20 February 2017
DUP leader too sick to take questions at manifesto launch – but well enough to deliver tirade attacking Sinn Féin
‘10 years as top dog and the DUP is still peddling this crap’ – unionist commentator Alex Kane
DUP LEADER Arlene Foster’s self-diagnosed “man flu” at her party’s Assembly election manifesto launch on Monday didn’t stop her from carping about the challenge from Sinn Féin. It did, however, prevent her from taking any questions from the media, including a quarter of a million pounds donation by a mysterious benefactor to the DUP for the Brexit campaign – in England!
Instead of facing up to questions on the Brexit donation, the Renewable Heat Incentive scandal or even her own party’s manifesto, the DUP leader continued her relentless excoriation of “Gerry Adams Sinn Féin”.
Gerry Adams tweeted in response: “Just 4 the record. I didn’t give Arlene the flu.”
Seasoned republican spokesperson Richard McAuley added:
“A 3,000-word speech delivered but can’t take questions because of flu. Sounds a bit iffy to me.”
Even unionist commentators are despairing of the DUP’s desperation and its “Project Fear”.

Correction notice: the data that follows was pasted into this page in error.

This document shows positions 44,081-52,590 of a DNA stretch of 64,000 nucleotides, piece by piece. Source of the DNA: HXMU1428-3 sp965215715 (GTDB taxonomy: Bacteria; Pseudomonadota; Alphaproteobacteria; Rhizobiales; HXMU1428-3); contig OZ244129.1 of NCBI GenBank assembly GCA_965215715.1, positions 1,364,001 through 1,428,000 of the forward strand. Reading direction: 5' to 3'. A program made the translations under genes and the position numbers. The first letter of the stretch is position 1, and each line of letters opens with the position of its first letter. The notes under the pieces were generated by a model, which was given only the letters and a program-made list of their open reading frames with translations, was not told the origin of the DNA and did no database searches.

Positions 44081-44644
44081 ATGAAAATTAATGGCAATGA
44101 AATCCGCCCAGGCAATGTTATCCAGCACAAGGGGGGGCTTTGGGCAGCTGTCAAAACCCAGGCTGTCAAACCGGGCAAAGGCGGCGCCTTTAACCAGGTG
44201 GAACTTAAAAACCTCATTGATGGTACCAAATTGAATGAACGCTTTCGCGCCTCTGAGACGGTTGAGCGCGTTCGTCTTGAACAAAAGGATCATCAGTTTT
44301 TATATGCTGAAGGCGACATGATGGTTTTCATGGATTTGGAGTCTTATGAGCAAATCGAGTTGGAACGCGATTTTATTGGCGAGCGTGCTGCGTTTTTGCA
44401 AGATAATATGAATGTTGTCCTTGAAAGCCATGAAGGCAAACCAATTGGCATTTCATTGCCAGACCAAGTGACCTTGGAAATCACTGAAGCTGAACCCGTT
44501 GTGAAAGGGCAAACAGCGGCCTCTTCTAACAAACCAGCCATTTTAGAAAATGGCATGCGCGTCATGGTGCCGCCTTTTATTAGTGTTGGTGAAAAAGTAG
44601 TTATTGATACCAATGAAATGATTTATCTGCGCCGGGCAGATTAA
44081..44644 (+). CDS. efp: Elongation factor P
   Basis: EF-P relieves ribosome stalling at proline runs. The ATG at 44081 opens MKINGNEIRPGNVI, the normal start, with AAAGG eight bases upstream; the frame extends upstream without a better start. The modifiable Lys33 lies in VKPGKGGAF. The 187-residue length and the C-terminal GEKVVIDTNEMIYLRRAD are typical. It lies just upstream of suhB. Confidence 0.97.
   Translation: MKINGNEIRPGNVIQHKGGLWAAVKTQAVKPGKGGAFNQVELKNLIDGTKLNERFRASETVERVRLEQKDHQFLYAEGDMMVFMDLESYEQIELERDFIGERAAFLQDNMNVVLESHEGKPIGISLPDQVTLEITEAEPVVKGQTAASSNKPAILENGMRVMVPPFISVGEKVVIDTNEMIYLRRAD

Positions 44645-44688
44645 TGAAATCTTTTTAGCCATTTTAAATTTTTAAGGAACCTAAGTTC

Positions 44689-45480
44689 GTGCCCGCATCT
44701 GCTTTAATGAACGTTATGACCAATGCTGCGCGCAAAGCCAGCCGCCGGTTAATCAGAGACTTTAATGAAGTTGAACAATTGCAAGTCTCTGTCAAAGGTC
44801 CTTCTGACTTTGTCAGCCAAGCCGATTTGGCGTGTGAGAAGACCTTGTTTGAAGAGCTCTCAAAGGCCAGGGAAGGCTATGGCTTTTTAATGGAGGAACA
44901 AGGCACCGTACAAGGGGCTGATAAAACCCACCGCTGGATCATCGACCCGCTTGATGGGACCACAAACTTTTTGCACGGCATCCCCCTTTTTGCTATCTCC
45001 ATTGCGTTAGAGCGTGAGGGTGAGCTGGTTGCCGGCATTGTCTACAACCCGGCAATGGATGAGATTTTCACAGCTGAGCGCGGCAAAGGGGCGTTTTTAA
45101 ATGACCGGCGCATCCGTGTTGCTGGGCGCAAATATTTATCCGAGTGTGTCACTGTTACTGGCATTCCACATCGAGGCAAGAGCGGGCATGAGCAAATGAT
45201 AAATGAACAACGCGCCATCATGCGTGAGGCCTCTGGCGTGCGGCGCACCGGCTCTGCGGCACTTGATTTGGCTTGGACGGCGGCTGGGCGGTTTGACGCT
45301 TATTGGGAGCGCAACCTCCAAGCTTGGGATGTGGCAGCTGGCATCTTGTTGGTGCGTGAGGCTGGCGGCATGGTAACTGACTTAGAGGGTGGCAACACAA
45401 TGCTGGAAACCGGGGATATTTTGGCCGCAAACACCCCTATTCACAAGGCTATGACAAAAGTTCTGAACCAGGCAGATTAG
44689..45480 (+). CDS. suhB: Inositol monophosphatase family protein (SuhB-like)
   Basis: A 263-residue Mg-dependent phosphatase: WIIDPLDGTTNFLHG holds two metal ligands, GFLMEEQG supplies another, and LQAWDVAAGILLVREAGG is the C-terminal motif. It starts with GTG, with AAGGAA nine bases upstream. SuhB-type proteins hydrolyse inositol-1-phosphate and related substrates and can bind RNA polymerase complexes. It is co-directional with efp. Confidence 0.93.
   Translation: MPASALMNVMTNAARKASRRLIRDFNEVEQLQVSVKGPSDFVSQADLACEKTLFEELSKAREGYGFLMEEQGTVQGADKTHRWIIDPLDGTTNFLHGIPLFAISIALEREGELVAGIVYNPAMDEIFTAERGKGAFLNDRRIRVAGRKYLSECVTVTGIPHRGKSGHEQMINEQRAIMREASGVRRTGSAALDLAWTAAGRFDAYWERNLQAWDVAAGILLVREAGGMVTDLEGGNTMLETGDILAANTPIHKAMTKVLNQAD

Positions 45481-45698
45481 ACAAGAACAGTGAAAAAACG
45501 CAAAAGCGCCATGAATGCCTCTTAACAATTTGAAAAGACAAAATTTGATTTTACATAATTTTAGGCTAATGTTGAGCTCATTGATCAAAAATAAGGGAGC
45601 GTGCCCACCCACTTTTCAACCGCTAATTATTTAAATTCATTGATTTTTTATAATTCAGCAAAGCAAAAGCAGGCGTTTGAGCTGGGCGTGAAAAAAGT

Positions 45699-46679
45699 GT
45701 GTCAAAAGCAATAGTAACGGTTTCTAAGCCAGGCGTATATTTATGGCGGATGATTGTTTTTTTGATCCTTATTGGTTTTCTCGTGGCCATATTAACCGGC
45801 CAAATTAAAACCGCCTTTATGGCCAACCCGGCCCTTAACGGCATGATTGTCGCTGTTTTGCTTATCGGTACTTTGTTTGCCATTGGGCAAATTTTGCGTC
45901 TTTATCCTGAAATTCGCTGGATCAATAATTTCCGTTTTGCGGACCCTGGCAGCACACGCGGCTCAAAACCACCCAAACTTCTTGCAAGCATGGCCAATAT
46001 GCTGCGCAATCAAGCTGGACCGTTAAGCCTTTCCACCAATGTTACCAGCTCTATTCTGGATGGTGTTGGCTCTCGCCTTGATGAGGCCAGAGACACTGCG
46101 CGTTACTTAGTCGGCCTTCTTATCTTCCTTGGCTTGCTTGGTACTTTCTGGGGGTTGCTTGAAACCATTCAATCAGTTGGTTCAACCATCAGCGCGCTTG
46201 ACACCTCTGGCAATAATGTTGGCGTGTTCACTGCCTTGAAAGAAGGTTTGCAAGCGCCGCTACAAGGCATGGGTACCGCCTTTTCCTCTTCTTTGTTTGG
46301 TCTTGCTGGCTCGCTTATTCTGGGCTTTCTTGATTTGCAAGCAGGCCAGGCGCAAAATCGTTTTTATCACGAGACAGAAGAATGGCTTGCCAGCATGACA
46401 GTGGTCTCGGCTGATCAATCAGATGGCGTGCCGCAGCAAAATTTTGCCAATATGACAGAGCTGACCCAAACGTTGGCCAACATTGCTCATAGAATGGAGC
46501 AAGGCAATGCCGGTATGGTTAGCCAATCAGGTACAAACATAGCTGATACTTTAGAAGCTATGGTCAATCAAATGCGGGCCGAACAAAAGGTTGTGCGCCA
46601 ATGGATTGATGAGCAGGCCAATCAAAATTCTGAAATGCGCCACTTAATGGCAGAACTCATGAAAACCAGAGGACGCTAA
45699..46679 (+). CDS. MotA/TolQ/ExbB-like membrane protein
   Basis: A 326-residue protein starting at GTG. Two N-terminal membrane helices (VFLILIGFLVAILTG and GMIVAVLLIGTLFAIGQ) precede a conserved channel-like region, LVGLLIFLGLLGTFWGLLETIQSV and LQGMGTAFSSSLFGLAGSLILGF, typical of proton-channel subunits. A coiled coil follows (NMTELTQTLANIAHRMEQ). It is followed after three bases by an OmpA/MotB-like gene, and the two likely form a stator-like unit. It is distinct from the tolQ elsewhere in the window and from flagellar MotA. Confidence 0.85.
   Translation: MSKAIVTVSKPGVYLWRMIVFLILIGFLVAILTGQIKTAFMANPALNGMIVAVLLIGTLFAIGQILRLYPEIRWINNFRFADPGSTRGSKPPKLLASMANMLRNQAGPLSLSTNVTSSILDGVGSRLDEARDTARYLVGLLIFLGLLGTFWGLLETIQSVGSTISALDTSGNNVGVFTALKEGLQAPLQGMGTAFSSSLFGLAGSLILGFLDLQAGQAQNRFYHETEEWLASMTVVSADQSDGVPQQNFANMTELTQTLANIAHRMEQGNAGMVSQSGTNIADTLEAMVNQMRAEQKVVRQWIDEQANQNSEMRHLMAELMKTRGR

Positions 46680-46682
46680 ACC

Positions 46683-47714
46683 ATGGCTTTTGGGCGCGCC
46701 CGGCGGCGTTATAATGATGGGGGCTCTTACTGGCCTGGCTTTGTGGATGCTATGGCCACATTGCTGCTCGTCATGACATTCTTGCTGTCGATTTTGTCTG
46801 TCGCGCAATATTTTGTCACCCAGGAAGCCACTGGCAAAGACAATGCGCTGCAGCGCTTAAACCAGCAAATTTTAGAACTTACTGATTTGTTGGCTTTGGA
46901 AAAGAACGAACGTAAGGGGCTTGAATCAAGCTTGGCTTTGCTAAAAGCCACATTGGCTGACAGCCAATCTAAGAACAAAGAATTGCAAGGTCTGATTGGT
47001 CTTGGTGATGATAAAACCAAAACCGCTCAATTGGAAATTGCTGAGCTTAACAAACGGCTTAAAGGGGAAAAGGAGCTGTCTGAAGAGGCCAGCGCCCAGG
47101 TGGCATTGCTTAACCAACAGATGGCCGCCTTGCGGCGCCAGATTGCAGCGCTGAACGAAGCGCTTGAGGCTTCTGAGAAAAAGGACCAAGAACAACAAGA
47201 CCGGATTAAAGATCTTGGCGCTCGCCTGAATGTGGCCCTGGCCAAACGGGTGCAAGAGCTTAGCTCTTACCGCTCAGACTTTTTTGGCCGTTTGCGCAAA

Alex Kane, former Communications Director of the Ulster Unionist Party, tweeted in response to this DUP leaflet (pictured):
“Seriously! 10 years as top dog and the DUP is still peddling this crap. I’ve never been afraid of SF, Adams or the IRA. Change the record.
“It’s Adams now because McGuinness is off the scene. I'd like to see [Arlene Foster] promote confident unionism rather than ‘be afraid’ mantras.”
Meanwhile, across the city . . .
AT THE SAME TIME as Arlene Foster was stonewalling questions on RHI and the DUP’s Brexit bonanza, Sinn Féin’s Chris Hazzard, Elisha McCallion and Nuala Toman were launching the party’s Integrity in Government document.
● Elisha McCallion, Chris Hazzard and Nuala Toman
Sinn Féin’s Chris Hazzard said integrity must be at the heart of government in order to command public confidence.
“Recently, public confidence in the political institutions have been undermined by the DUP’s mishandling of the RHI scandal and the allegations of corruption associated with the scheme.
“The public need to able to have confidence in the political process.
“There can be no place for allegations of corruption and malpractice.
“We need to be proactive in the fight against corruption, incompetence and malpractice.”
Sinn Féin’s proposals are designed to address political donations, lobbying, conflict of interests, and whistleblowing, the former minister said.
“Sinn Féin wants to see equality, integrity and respect at the heart of the political process.”
The Sinn Féin trio did take questions.
An initiative for dialogue
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Contributions from key figures in the churches, academia and wider civic society as well as senior republican figures
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